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Dinarchus, Speeches 8 0 Browse Search
P. Terentius Afer (Terence), Adelphi: The Brothers (ed. Henry Thomas Riley) 8 0 Browse Search
Titus Livius (Livy), History of Rome, books 1-10 (ed. Rev. Canon Roberts) 8 0 Browse Search
Homer, Odyssey 8 0 Browse Search
Lysias, Speeches 8 0 Browse Search
Homer, The Odyssey (ed. Samuel Butler, Based on public domain edition, revised by Timothy Power and Gregory Nagy.) 8 0 Browse Search
Demosthenes, Speeches 21-30 6 0 Browse Search
Hyperides, Speeches 6 0 Browse Search
Isaeus, Speeches 6 0 Browse Search
Isocrates, Speeches (ed. George Norlin) 6 0 Browse Search
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Diodorus Siculus, Library, Book XIII, Chapter 73 (search)
d his hoplites from Mitylene, and drawing up his army before the city he challenged the Cymaeans to battle; but when no one came out of the city, he ravaged its territory and sailed off to Mitylene. The Cymaeans dispatched an embassy to Athens and denounced Alcibiades for having laid waste an allied city which had done no wrong; and there were also many other charges brought against him; for some of the soldiers at Samos, who were at odds with him, sailed to Athens and atched an embassy to Athens and denounced Alcibiades for having laid waste an allied city which had done no wrong; and there were also many other charges brought against him; for some of the soldiers at Samos, who were at odds with him, sailed to Athens and accused Alcibiades in the Assembly of favouring the Lacedaemonian cause and of forming ties of friendship with Pharnabazus whereby he hoped that at the conclusion of the war he should lord it over his fellow citizens.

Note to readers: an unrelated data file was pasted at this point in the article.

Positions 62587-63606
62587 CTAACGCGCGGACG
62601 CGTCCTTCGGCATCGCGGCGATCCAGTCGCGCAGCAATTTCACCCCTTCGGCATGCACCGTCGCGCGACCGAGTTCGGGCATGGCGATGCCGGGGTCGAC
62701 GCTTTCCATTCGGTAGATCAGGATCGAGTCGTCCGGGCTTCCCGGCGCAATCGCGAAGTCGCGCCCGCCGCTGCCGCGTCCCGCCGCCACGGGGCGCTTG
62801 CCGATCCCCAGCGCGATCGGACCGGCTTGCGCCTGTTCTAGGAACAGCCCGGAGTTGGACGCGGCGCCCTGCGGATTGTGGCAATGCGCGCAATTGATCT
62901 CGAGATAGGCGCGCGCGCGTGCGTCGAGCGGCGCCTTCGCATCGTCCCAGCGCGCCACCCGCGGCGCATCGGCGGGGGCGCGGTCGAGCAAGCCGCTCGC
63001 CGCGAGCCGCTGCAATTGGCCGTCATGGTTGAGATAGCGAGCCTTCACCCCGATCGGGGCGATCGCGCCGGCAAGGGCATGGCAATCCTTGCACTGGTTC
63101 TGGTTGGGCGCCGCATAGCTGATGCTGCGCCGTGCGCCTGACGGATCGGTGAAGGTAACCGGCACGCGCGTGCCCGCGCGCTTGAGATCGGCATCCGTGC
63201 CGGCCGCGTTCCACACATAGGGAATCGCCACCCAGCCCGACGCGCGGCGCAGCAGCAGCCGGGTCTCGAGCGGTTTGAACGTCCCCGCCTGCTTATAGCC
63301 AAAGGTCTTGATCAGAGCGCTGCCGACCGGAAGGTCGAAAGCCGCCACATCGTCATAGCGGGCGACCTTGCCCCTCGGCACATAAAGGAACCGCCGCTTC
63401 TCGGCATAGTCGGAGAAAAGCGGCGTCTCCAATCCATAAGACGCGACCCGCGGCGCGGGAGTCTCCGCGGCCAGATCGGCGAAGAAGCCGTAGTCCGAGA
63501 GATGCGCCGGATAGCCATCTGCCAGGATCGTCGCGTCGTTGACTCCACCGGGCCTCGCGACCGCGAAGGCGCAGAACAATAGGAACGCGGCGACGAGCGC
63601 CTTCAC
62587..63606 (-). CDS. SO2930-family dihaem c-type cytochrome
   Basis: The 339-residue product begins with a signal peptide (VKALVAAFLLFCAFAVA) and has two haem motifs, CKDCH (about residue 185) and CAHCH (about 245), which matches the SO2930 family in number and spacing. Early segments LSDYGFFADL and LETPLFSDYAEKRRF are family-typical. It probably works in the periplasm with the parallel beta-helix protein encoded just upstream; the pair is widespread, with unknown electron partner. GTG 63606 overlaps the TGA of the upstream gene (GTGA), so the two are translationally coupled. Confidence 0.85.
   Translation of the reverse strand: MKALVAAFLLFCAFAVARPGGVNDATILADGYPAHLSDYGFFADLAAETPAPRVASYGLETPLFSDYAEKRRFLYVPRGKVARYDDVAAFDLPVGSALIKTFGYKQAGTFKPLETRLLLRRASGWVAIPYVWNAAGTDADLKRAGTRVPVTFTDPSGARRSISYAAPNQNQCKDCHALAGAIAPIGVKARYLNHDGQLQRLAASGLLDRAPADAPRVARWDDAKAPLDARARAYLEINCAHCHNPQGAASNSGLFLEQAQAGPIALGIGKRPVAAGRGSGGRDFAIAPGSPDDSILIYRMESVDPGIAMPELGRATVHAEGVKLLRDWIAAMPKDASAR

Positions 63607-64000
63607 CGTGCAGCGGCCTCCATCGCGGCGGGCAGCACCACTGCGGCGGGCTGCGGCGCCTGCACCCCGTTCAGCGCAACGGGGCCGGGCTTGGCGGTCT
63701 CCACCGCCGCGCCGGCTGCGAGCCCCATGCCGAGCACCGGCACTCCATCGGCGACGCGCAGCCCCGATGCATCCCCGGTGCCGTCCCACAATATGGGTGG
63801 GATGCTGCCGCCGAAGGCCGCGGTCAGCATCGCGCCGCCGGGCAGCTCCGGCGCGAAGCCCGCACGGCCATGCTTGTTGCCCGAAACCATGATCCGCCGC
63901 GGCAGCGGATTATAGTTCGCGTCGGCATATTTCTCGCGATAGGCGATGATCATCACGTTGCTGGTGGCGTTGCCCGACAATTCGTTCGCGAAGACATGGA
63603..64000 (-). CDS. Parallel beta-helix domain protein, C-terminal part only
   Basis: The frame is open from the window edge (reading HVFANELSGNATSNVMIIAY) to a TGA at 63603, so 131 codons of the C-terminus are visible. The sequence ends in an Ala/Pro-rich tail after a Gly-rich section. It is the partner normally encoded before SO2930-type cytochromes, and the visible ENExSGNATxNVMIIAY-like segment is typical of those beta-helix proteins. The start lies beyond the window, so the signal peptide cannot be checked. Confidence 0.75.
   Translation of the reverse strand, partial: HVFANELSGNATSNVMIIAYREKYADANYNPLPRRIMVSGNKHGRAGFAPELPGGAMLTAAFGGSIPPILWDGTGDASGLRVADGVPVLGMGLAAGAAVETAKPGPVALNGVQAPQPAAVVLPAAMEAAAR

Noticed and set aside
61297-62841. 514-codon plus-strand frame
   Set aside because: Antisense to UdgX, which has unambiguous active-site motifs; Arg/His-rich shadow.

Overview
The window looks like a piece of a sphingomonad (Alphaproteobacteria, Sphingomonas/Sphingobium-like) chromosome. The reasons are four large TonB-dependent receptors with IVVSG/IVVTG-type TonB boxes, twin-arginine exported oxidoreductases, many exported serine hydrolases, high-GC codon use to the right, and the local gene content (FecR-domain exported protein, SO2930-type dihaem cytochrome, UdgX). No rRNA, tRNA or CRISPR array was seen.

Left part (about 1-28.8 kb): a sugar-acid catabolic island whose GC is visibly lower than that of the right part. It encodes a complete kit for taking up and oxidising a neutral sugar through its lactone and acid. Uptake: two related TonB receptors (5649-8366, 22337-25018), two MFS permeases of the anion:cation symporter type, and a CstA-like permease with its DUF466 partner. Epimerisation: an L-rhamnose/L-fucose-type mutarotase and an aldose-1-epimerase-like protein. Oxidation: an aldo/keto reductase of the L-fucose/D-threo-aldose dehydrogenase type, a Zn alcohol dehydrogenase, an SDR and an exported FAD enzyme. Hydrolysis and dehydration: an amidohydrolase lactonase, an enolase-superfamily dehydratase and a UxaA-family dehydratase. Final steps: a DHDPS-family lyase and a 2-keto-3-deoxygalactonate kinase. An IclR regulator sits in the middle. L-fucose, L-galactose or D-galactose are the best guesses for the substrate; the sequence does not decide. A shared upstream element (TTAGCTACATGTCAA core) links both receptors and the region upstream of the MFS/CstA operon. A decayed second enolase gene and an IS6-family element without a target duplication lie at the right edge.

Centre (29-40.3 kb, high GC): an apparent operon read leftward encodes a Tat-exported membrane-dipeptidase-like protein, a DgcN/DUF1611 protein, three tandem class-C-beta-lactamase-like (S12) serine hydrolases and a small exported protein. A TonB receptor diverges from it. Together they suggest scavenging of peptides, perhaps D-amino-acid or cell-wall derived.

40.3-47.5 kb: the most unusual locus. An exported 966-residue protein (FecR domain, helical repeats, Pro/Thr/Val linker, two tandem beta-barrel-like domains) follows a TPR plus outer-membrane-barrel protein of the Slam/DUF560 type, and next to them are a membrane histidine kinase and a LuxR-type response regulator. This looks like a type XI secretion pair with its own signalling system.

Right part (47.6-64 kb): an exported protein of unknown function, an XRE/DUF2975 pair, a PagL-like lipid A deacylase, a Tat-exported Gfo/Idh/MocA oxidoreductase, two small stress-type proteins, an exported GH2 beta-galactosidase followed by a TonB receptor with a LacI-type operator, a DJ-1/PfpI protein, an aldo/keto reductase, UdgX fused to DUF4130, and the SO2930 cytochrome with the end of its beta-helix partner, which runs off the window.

Diodorus Siculus, Library, Book XIII, Chapter 74 (search)
the fleet from Alcibiades. After Alcibiades had relinquished his command to Conon and handed over his armaments, he gave up any thought of returning to Athens, but with one trireme withdrew to PactyeAlcibiades had acquired castles here and at Bisanthe against some such contingency as this. in Thrace, sild inflict punishment upon him for all the wrongs he had committed against them. Consequently he himself condemned himself to exile."Feared and distrusted in Athens, Sparta, and Persia alike, the most brilliant man of action of his generation, whose judgment of public policies was as unerring as his personal aims, metho as unerring as his personal aims, methods, and conduct were wrong, found outlet for his restless energy only in waging private war on the 'kingless' Thracians. Had Athens been able to trust him he might have saved her Empire and destroyed her liberty." (W.S. Ferguson in Camb. Anc. Hist. 5, p. 354.).
Diodorus Siculus, Library, Book XIII, Chapter 80 (search)
ecause of his age, they appointed besides him another general, Himilcon, the son of Hanno and of the same family.A recently discovered inscription from Athens, a decree of the Council mentioning Hannibal and Himilcon, has been published by B. D. Meritt, "Athens and Carthage," Harvard Studies in Classical PhilologyAthens and Carthage," Harvard Studies in Classical Philology, Supplementary Volume I (1940), pp. 247-253. Although the inscription is most fragmentary, it would appear that heralds from Carthage had come to Athens in connection with this invasion, and it is certain that the Athenians had sent a mission to confer with Hannibal and Himilcon in Sicily. These two, Athens in connection with this invasion, and it is certain that the Athenians had sent a mission to confer with Hannibal and Himilcon in Sicily. These two, after full consultation, dispatched certain citizens who were held in high esteem among the Carthaginians with large sums of money, some to Iberia and others to the Baliarides Islands, with orders to recruit as many mercenaries as possible. And they themselves canvassed Libya, enrolling as soldiers Libyans and Phoe
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